Nuggets’ Bruce Brown thrilled with team’s chemistry


Creating solid team chemistry is a funky science.

Last season’s uber-talented Brooklyn Nets are a prime example of a magic potion that blew up in a hurry.

But the Nuggets, who entered Wednesday night’s game against injury-riddled Phoenix riding an 11-game home winning streak, seem to have all of the right elements at the season’s mid-point.

“As a locker room, as a team, this is the best locker room I have been a part of,” guard Bruce Brown said Monday after the Nuggets beat the Lakers, 122-109, at Ball Arena. “Everybody likes everybody, everybody is cool with everyone. We do mostly all things together, even if we have a night off, we’ll do things together. I’m happy I’m in this locker room.”

Brown was a member of the Nets team that was swept by Boston in humiliating fashion in the first round of last year’s playoffs. Brown isn’t pointing fingers or spitting sour grapes, but it’s clear that the fourth-year player is content in Denver.

“It’s just a bunch of good guys,” he said. “I’m not saying I didn’t play with other good guys with other franchises, but it’s just a bunch of good guys, all on the same page, so it’s been good.”

Coach Michael Malone was pleased to hear Brown’s assessment.

“I think the remarkable thing about Bruce’s quote is he’s a new player here, coming to a team where some of the guys have been together for a while,” Malone said. “We have eight new players here.  For a group that was relatively new together and so many new pieces — old guys, veterans — how quickly they were able to come together and create some chemistry and camaraderie was remarkable.”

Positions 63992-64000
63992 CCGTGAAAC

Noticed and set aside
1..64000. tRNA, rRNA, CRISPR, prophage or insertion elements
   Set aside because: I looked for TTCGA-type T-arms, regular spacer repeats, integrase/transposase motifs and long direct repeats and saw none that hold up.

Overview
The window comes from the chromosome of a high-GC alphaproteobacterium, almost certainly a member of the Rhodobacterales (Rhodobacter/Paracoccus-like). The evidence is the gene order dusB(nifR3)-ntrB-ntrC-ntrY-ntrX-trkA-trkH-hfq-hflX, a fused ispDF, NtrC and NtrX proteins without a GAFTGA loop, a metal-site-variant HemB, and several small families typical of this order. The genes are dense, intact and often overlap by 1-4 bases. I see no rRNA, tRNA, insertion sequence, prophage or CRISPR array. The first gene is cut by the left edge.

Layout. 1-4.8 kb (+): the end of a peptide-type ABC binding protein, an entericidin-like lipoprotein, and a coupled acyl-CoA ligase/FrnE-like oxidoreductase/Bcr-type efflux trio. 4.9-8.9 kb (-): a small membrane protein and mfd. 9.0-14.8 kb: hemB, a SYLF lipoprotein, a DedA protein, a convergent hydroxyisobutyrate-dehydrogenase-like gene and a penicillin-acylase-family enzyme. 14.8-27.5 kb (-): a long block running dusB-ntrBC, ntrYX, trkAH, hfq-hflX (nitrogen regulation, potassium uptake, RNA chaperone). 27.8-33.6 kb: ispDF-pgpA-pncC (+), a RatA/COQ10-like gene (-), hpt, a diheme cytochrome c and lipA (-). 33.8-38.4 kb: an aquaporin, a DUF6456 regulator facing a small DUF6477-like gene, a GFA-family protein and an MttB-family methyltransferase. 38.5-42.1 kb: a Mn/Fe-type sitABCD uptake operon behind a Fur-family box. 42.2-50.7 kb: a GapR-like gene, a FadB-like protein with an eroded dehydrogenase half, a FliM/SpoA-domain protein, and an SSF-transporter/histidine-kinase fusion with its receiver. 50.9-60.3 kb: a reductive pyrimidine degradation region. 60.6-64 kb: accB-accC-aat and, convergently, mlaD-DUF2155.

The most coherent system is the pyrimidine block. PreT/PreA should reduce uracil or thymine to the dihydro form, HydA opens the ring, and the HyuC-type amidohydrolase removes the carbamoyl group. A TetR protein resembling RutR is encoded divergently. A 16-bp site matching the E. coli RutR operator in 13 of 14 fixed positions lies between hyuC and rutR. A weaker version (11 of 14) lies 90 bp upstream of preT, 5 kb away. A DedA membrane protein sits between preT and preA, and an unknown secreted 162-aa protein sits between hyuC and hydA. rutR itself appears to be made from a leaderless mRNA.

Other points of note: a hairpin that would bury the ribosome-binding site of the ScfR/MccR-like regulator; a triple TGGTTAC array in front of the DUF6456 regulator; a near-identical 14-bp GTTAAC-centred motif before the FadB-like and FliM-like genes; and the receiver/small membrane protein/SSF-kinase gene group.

Denver entered Wednesday’s game leading the Western Conference with a 27-13 record and with an NBA-best 17-3 mark at home. The victory over the Lakers marked the Nuggets’ third consecutive game scoring 120 or more points. They were 18-1 this season when scoring at least 120.

The Nuggets, to be sure, are a disparate group of athletes, led by two-time MVP Nikola Jokić, who owns a stable full of horses in his native Serbia. But the players have found common ground, in the locker room and on the court.

“There are a lot of different personalities, but we all like the same things, basically, except for (Jokic) and his horses,” Brown said. “But we like video games and we like to have a good time.”

It’s common for a group of Nuggets to gather for dinner during an off night on the road. Malone believes that kinship is key to the Nuggets’ success.

“You’re either together or you’re not,” he said. “For me, it’s pretty simple. The best teams in the NBA are usually really connected, on and off the court. And you can see it. And on the flip side, you can see the teams that have no chemistry. You have five individuals playing for themselves out there.”

Of course, chemistry comes easy when a team is winning. But Malone has seen it at other times, too.

“I’m not surprised to hear Bruce talk about that because I saw that in September during training camp,” Malone said. “I saw it when we lost three games in a row to start the month of December. And I’ve seen it throughout this last run where we’re 13-3.

“And that’s the most important thing. It’s easy to be together and connected when you’re winning games. The true test is when you’re going through adversity, and obviously, we’ll rely on that to get through adversity whenever we face it.”



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